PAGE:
We demonstrated that PD is more frequent and severe in non-smoking DMARD-naive RA patients who are more likely to be edentulous due to PD than healthy controls. The titres of ACPA and IgM-RF are significantly higher in RA with PD. This association is much stronger for ACPA than IgM-RF. We also find that pocket depths in RA patients positively correlated with the titres of ACPA and not for IgM-RF. In a cross-sectional survey of non-institutionalised population in the USA (NHANES III survey), participants with RA were more likely to have periodontitis with an OR of 1.82 (CI 1.04 to 3.20) and these patients are more likely to be edentulous than the healthy population.6 In another case-control study from Germany, subjects with RA had an 8.05 increased odds of PD compared with controls (CI 2.93 to 22.09) and on logistic regression analysis, RA and age remained significant predictors of PD.5 It was demonstrated that IgG levels of P gingivalis, Prevotella intermedia, Prevotella melaninogenica and Bacteriodes forsythus (predominant oral pathogens) are significantly higher in sera of patients with RA compared with controls.9 Further in a study involving North American Native population, it is well demonstrated that in a genetically predisposed individuals with RA and their relatives, anti-P gingivalis antibodies were associated with ACPAs and further immune responses to P gingivalis may be involved in breaking immune tolerance to citrullinated antigens.7 Previous studies were carried out in patients with established RA; this study analysed the frequency of PD in DMARD-naive RA. It is possible that in long standing RA, the presence of cofounding variables like poor hand grip, elbow, shoulder function and difficulty in maintaining oral hygiene may predispose patients to PD over a period of time. Similarly, anti-inflammatory therapy may ameliorate surrounding inflammation in periodontitis.19,,22 This study shows a higher frequency of PD in non-smoking DMARD-naive RA and further strengthens this association.

In a pilot study, we found the titres of ACPA were significantly higher in gingival crevicular fluid compared with serum in RA with PD (unpublished data). In some RA patients with PD, a negative result for ACPA in serum was found to be positive for ACPA in gingival crevicular fluid (unpublished data). Studies has clearly shown that the ACPA positivity in RA increases with duration of the disease from 41% (<3 months of disease) to 64% (<12 months of disease).23 ,24 In the present study, we demonstrated that treatment-naive RA patients with ACPA positivity are associated with a longer duration of the disease compared with those without ACPA positivity. It is possible that such untreated PD in RA patients may account for further ACPA positivity in serum at the later part of the disease. Studies are needed to further explore this hypothesis.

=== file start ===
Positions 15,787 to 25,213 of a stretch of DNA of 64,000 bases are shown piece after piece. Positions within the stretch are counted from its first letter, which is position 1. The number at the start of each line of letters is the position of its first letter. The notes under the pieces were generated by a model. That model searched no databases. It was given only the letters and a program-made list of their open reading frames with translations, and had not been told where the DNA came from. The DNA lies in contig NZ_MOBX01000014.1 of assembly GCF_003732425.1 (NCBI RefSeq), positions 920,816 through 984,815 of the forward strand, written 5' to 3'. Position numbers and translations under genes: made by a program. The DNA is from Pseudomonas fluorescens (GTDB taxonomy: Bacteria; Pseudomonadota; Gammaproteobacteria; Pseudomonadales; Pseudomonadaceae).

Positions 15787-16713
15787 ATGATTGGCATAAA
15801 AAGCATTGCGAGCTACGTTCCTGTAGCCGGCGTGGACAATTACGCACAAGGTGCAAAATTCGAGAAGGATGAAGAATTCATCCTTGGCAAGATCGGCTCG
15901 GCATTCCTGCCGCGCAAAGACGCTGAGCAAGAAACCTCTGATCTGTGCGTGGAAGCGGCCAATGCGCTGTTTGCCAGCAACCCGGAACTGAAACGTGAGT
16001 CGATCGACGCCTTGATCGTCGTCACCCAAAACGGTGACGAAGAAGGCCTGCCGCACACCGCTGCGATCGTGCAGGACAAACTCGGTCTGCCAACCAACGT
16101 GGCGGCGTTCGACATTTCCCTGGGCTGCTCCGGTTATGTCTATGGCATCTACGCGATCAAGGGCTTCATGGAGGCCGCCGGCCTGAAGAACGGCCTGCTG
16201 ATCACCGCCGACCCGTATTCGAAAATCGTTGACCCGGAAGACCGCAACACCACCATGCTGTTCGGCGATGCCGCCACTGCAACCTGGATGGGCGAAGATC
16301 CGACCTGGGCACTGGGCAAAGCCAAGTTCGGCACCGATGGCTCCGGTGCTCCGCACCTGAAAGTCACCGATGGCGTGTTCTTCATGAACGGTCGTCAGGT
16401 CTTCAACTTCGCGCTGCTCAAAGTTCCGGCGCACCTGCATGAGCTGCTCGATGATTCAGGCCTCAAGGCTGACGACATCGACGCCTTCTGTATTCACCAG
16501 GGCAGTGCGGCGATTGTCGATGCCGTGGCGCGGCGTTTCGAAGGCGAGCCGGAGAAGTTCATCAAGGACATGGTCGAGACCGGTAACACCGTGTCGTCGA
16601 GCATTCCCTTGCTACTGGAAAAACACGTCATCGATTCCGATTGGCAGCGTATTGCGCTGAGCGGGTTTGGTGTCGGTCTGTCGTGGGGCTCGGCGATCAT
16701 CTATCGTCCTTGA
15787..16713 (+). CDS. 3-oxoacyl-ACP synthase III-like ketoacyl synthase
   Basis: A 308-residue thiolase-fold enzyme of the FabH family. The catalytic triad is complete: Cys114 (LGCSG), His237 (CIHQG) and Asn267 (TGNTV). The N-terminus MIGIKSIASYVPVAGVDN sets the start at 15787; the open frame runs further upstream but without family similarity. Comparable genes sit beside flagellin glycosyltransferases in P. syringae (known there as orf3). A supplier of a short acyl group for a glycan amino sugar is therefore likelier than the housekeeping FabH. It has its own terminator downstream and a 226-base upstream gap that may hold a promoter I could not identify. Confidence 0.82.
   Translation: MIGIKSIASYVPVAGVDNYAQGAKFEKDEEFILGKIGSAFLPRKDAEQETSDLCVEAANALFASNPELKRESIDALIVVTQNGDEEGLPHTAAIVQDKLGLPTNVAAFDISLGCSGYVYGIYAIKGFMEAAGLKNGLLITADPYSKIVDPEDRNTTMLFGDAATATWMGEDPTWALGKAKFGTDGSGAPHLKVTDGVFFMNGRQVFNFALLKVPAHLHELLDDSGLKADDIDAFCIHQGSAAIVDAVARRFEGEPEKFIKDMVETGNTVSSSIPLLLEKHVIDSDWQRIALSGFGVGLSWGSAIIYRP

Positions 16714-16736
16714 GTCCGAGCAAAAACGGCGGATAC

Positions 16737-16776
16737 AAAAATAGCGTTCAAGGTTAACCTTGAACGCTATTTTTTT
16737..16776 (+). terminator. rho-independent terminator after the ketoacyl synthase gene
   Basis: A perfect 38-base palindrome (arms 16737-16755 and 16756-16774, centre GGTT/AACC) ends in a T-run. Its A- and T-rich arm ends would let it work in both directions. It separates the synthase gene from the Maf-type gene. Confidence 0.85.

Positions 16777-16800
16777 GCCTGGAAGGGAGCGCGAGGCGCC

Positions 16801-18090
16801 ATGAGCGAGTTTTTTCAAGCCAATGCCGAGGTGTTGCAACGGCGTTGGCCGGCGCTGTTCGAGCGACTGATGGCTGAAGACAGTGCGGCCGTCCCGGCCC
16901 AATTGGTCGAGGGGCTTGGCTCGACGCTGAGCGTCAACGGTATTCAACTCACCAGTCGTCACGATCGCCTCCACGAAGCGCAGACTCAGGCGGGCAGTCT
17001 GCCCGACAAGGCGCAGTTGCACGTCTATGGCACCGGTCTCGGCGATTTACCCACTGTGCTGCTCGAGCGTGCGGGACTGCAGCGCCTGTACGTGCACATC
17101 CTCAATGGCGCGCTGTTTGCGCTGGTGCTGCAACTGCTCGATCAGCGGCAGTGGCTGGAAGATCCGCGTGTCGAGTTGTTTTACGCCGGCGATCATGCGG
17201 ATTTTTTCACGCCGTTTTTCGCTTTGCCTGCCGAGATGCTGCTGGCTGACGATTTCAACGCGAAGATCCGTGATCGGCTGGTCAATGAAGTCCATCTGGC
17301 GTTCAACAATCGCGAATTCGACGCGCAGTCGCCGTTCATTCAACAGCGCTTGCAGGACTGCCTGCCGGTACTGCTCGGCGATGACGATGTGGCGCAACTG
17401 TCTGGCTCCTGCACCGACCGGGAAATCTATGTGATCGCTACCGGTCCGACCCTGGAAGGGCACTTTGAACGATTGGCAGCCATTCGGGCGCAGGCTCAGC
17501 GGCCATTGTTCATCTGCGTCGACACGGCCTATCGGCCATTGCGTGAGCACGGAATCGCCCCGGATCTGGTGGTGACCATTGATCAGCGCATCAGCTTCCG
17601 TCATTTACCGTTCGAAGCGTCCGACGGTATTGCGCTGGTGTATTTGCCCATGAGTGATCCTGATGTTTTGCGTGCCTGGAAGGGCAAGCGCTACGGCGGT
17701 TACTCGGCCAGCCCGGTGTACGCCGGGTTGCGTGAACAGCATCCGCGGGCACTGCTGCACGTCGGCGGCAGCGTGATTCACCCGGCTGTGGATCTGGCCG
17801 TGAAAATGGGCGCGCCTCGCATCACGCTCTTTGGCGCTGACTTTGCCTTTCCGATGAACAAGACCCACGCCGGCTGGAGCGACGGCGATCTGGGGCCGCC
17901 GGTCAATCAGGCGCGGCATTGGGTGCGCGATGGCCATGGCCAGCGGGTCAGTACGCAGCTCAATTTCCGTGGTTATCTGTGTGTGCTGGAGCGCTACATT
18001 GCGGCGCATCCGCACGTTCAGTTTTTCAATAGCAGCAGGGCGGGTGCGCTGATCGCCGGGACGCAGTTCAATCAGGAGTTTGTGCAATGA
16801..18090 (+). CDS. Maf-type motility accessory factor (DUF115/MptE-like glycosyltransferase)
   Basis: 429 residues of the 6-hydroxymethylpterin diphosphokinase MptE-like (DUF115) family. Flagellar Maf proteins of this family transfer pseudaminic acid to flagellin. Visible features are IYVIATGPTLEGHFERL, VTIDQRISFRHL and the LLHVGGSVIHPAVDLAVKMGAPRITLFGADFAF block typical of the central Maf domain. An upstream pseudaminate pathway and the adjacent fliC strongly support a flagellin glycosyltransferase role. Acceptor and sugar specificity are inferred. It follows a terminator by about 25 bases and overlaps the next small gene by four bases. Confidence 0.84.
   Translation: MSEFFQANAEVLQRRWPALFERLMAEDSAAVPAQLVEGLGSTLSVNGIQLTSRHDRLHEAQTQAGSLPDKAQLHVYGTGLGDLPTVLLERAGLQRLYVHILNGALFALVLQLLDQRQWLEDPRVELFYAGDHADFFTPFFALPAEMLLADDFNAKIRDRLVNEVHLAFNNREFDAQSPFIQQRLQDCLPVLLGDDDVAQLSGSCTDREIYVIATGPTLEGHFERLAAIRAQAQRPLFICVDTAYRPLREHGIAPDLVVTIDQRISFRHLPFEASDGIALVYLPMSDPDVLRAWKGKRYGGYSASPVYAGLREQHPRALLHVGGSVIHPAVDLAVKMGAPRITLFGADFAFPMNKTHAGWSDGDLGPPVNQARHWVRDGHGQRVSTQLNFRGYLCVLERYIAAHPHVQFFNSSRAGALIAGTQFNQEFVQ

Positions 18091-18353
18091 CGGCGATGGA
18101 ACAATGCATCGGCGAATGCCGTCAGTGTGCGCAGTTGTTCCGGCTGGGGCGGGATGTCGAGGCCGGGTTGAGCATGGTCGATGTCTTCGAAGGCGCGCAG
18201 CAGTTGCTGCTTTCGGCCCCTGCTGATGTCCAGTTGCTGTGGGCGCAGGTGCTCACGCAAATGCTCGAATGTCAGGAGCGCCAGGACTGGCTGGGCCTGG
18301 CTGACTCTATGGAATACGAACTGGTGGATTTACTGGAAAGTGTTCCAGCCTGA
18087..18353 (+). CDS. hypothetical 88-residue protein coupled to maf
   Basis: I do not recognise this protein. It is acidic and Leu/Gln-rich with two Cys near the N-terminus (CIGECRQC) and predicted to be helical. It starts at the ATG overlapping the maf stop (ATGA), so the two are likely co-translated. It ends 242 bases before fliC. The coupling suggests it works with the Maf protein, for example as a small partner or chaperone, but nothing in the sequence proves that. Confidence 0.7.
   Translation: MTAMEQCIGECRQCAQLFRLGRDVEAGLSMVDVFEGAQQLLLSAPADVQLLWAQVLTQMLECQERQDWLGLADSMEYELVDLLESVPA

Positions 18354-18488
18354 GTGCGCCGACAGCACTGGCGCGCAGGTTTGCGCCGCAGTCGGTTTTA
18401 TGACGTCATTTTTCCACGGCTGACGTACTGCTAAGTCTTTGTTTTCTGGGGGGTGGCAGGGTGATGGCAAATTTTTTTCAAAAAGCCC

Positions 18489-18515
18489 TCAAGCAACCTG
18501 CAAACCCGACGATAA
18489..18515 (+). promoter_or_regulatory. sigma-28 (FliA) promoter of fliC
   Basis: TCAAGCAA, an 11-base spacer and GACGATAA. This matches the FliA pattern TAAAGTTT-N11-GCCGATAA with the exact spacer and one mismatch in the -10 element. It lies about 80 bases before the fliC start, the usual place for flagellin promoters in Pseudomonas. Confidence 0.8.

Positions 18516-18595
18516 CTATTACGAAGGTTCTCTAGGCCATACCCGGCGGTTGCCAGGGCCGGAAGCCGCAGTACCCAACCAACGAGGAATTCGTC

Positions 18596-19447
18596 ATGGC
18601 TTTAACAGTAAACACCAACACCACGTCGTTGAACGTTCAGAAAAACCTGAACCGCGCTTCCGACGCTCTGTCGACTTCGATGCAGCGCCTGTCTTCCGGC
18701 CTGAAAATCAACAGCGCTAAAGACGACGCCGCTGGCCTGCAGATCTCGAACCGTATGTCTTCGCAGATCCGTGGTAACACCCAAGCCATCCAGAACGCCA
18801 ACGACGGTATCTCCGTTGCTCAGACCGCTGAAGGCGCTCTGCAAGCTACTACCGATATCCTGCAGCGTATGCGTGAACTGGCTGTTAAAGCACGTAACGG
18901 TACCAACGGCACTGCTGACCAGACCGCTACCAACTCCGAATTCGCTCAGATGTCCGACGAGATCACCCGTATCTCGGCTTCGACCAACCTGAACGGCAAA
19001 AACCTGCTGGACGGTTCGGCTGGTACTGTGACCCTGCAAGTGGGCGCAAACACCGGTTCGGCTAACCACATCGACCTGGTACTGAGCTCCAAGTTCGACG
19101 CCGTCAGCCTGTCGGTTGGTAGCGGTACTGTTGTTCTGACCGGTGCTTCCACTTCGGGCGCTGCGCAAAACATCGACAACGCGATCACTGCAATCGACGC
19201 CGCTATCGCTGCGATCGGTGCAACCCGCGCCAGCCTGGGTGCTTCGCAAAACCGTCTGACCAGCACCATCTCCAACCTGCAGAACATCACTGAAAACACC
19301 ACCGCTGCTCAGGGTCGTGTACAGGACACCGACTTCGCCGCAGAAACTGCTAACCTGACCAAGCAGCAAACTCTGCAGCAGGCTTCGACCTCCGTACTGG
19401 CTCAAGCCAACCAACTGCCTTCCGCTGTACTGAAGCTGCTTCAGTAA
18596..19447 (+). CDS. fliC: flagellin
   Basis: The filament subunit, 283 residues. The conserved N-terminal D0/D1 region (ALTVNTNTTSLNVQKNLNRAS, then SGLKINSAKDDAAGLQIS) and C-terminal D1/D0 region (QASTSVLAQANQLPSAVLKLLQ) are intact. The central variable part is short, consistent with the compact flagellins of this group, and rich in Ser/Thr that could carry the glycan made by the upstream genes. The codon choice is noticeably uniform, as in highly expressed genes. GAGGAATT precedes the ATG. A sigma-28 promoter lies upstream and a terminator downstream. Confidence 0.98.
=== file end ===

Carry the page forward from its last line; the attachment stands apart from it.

Strong evidence already exists to support the role of tobacco smoking as a potential environmental risk factor in the pathogenesis of RA and also PD.2,,4 The high odds of presence of PD in non-smoking RA patients demonstrates the consistency of its association. It is also possible that smoking potentiates RA through PD. It is also hypothesised that PD maintains systemic inflammation by continuous generation of citrullinated peptides in periodontal pockets.25 In this study, a slightly higher disease activity was noted in RA with PD; however, this is not statistically significant. Studies has shown that presence of ACPA is associated with severe RA.26 It could be expected that patients with PD may have severe RA and may tend to be more DMARD-resistant. However, further follow-up studies are essential to support this hypothesis and also the role of treatment of periodontitis in RA patients on disease activity.

Our study concludes that PD is more common and severe in RA patients than healthy controls. PD is strongly associated with the presence of ACPAs and could be a potential environmental trigger in the pathogenesis and also in the maintenance of systemic inflammation in RA. Further large scale prospective studies are needed to confirm this potential association.

Acknowledgments

The authors acknowledge the Indian council of medical research (ICMR) for granting partial financial support as part of DM thesis grant to the first author.

References

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Supplementary materials

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    This web only file has been produced by the BMJ Publishing Group from an electronic file supplied by the author(s) and has not been edited for content.

    Files in this Data Supplement:

    • Web Only Data - This web only file has been produced by the BMJ Publishing Group from an electronic file supplied by the author(s) and has not been edited for content.
    • Web Only Data - This web only file has been produced by the BMJ Publishing Group from an electronic file supplied by the author(s) and has not been edited for content.
    • Web Only Data - This web only file has been produced by the BMJ Publishing Group from an electronic file supplied by the author(s) and has not been edited for content.

Footnotes

  • Funding Indian Council of Medical Research (ICMR).

  • Competing interests None.

  • Patient consent Obtained.

  • Ethics approval Approval provide by the Ethical committee Board of the Nizam's Institute of Medical Sciences.

  • Provenance and peer review Not commissioned; externally peer reviewed.